What should I wear? What should I bring?
Come as you are. No special clothing is needed as meditation is accessible no matter what you wear. Our practices may include light stretching movements.
How do I know if I’m meditating correctly?
Each of the practices we offer helps you to be more present, more able to observe your thoughts and body sensations with less reactivity. If you can keep your attention on the object of focus (e.g. breath, sound, etc.) for even a little while, notice when your mind wanders and gently pull yourself back, you’re doing it right. Well done, keep it up!
What if I can’t sit still? Can I move while meditating?
It’s perfectly normal to have a hard time sitting still. As we practice meditation, we’re training ourselves to act more thoughtfully. You may have the urge to scratch an itch or adjust a body part while meditating and it’s okay to do so. With time, you will more easily be able to observe urges to move and then decide whether or not to react to the urge.
What if I can’t stop thinking?
A major misconception in meditation is striving to clear the mind. We have over 60,000 thoughts a day. Thinking is what our brains do. So having a busy mind is definitely the rule, not the exception. Meditation is not about emptying your mind, but to be aware of your wandering thoughts, and bringing the attention back to the focus, such as your breath, a sound or a physical sensation, without judgement.
Falling asleep or feeling sleepy is a very common when you begin meditating (and even when you have a regular practice). This allows you to see what your body needs, it can simply mean that you are sleep deprived and need rest. There's no need to judge yourself or worry that you’re doing anything wrong. For seated meditations, good posture can help keep you stay awake. When you do feel overwhelmingly sleepy, it can also be useful to use the sleepiness as an object of focus and inquiry.
I am pregnant - is it safe?
Meditation is generally safe and has proven to be very beneficial for moms-to-be, throughout pregnancy, labour and delivery. However, the Sound class using singing bowls, gongs etc., may not be suitable for pregnant women. We recommend you consult your doctor before booking a Sound class with us.
The practices we offer are secular.
How often should I meditate? How long should I meditate?
Any amount of time is beneficial. If you can start with 10, 5 or even 3 minutes of meditation a day, that's great! If you’re trying to create a strong daily habit, 30-40 minutes a day is a realistic goal. It doesn't matter how small your first step is, what matters is consistency. The benefits of meditation are most felt when it becomes a part of your routine.
What’s the difference between meditating by myself vs. going to a group meditation class?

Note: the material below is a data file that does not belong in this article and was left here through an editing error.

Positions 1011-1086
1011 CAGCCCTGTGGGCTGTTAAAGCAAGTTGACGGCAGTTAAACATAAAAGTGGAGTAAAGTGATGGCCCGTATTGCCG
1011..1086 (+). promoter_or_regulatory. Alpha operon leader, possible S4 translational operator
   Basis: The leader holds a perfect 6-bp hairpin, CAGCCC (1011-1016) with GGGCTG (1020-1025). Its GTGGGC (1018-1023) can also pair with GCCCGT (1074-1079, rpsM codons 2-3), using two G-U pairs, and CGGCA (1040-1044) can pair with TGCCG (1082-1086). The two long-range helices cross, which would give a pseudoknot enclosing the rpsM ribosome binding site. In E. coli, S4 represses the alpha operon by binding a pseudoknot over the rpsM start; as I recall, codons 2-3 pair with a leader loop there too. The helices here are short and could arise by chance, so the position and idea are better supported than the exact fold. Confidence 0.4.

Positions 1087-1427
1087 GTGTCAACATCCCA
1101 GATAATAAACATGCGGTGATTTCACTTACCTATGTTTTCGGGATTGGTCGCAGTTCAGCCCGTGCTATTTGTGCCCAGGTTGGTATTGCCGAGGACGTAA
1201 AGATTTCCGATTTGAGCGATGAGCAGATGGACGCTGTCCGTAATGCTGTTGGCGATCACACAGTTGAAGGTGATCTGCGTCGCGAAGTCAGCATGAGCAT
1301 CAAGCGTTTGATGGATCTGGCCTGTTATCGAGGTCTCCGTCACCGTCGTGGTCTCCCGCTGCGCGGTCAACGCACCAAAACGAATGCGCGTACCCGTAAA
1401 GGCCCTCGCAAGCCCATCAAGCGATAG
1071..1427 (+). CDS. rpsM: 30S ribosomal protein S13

Both meditating alone and in a group setting are very beneficial. Group classes can be helpful (and fun!) because they create accountability (no giving up halfway, grabbing a snack or checking email just one more time), motivation, connectivity and community support. In our group classes, practitioners have the chance to ask questions and share experiences (though there is no pressure to do so), which can help to demystify the process and assure you that whatever you experience is perfectly okay and normal.
Meditation is too hard. I can’t sit still and empty my mind
We know it can be hard, but with time and consistency, it gets easier. It’s important to remember that meditation is not about achieving a blank mind. The goal is not to have no thoughts, but to simply notice your thoughts, without judgement or attachment, return to a point of focus such as your breath, a sound, a body sensation. It's bringing the attention back to the focus, that is meditation. During the practice, feel free to choose the most comfortable position for you.
I'm too busy and don’t have time to meditate
When busy becomes the new normal, it can be hard to decide what to prioritise. Studies show that meditating regularly for a short amount of time can actually help you stay focused and energised. As you work through your to-do list with greater speed and efficiency, you most certainly end up with more free time in your day.
Meditation is not for me. It’s too spiritual, It’s too religious
Meditation is a mental exercise with benefits that have been proven by science. It is a powerful tool for everyone, no matter what your spiritual and religious views are.
I don't need to meditate. I can turn to physical exercising instead
Your mental and physical health are equally important. In fact, mental and physical exercises are stronger together because each workout offers unique benefits. The effects of meditation extend naturally towards your fitness goals by helping you strengthen your focus and boost energy.